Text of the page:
Denture Cream Dangers: The Controversy over Zinc

Zinc in Super PoliGrip denture creamZinc will be removed from PoliGrip denture cream, announced manufacturer GlaxoSmithKline.

Hundreds of denture patient lawsuits are being consolidated in federal court. The manufacturers of zinc-based denture creams are accused of failing to warn consumers about the health risks of long-term zinc exposure.

Glaxo maintains that its products are safe when used as directed. However, when dentures don’t fit well, patients may compensate by using extra cream. After years, this can lead to neurological problems

Zinc was approved by the FDA 15 years ago for use in denture cream. Prior to 2008, manufacturers did not disclose the zinc content of their products.

Read more about denture care: Glaxo to remove zinc from denture cream

What’s The Average Value of a Dentures Patient?

Average value of a dentures patientAs aging Baby Boomers lose more teeth, offering in-house dentures can be a good way to bring in new patients.

The Wealthy Dentist decided to find out how many dentists are taking advantage of this trend — and how much revenue a new dentures patient can add to a practice’s bottom line.

We conducted a survey asking dentists about offering dentures in-house,  and average fees in their local market.

Of course,  not all dentists enjoy working with dentures patients. On the downside, the work often involves multiple extractions, and dentures can be difficult to fit properly.

Patients who struggle with adjusting to the realities of living with false teeth can be more demanding and take more time to treat.

Despite these potential negatives, only 9% of the dentists who responded to our survey said they refer dentures patients out to a prosthodontist.

More than 90% of the dentists who participated in our survey offer in-house denture services.

“I thoroughly enjoy it,” commented an Illinois dentist.

“It’s a good service,” added a Virginia dentist. “A lot of patients think they are over priced but actually they are under priced.”

And speaking of prices…from a dental management viewpoint, we also wanted to know the average value of a dentures case.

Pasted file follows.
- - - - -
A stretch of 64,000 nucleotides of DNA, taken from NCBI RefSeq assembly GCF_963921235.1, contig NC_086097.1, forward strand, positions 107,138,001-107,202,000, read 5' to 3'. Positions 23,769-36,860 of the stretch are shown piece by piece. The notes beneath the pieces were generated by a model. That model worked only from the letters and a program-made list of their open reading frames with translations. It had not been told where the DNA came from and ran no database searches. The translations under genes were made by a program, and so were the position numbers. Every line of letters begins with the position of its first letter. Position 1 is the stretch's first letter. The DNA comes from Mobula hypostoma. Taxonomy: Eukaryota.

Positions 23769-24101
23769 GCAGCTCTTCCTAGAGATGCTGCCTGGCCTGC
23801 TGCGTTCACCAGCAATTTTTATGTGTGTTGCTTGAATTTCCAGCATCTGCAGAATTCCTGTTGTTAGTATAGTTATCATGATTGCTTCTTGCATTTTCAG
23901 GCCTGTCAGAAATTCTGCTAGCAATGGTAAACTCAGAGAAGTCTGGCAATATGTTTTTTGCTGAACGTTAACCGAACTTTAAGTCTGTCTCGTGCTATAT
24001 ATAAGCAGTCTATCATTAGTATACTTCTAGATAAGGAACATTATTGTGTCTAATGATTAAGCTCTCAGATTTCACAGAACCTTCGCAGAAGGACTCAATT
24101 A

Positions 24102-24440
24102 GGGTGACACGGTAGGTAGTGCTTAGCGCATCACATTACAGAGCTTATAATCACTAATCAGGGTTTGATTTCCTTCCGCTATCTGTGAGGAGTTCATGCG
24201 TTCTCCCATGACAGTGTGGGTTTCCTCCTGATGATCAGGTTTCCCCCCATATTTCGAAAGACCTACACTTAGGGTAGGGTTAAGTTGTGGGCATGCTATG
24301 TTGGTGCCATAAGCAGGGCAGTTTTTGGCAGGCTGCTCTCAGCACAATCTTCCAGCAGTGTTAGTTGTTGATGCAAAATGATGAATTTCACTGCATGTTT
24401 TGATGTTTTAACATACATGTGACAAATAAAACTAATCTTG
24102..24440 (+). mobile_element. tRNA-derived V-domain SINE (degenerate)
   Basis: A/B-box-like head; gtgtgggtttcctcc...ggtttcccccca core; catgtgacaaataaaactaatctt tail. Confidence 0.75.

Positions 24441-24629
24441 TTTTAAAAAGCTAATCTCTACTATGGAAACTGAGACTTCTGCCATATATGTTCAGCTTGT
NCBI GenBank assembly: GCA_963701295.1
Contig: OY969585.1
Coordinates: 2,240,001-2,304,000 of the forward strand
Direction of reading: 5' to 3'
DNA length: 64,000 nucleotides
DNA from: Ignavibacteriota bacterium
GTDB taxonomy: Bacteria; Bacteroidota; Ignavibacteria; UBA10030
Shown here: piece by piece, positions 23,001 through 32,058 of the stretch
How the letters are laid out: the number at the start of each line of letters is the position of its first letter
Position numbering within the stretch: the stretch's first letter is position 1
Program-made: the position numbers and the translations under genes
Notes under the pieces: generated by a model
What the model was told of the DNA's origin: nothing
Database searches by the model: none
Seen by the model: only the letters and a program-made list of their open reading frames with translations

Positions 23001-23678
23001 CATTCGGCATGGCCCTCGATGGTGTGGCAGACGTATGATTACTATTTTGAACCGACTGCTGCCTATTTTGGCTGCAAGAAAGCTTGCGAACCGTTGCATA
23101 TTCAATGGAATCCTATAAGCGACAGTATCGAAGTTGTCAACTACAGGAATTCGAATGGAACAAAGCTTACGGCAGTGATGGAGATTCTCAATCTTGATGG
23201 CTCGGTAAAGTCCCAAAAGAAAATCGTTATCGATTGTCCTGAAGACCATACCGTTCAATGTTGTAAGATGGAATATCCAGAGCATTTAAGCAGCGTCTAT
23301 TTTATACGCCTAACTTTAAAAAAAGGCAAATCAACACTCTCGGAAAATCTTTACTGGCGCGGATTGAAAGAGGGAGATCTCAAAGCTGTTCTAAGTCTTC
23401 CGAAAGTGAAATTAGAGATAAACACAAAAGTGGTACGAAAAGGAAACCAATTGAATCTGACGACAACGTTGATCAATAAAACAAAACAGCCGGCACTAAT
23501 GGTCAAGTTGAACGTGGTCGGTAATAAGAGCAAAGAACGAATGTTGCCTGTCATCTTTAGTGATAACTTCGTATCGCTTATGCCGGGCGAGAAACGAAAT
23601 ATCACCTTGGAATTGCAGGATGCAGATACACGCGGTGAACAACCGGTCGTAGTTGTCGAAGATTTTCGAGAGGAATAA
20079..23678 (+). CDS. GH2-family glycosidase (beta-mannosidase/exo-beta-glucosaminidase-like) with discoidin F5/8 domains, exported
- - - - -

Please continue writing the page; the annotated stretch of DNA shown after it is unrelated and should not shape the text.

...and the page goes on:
We asked about the average fee for a full set of upper and lower dentures in the dentists’ local markets. Most fees were between $1,500 and $3,000.

However, as we expected, fees varied depending on local geographical market. They ranged from a low of $1,000 in Florida to a high of $5,000 in New York.

A Texas dentist told us, “I am competing with a local denture center that has much lower fees. It has reduced my full price denture business.”

This illustrates an important point. Small dental practices need to be familiar with and responsive to their local markets.

Knowing the local market value of various dental services can help you plan which types of treatments to offer.

It can also help you plan your dental marketing budget for that type of new patient.

Are in-house dentures profitable in your dental market?

Denturists’ Dentures Not Always Trusted by Dentists

Denturists making denturesDenturists make dentures, but they’re not licensed dentists. This leaves dentists wary of denturists.

In this survey. only 10% of dentists said that denturists increase denture patients’ access to care. The remaining 90% feel patients should only get dentures from a dentist or prosthodontist.

In the US, only a handful of states permit denturists to practice independently; in some other states, a denturist can work under the supervision of a dentist.

Here are some comments from dentists about denturism and dentures:

  • “The public at large would be jeopardized if denturists were allowed to give direct patient care.” (Wyoming orthodontist)
  • “Is it any different than a lay person fitting a patient for any kind of prosthetic?” (Florida dentist)
  • “Providing professional dental care is more than just the physical making of a prosthesis.” (General dentist)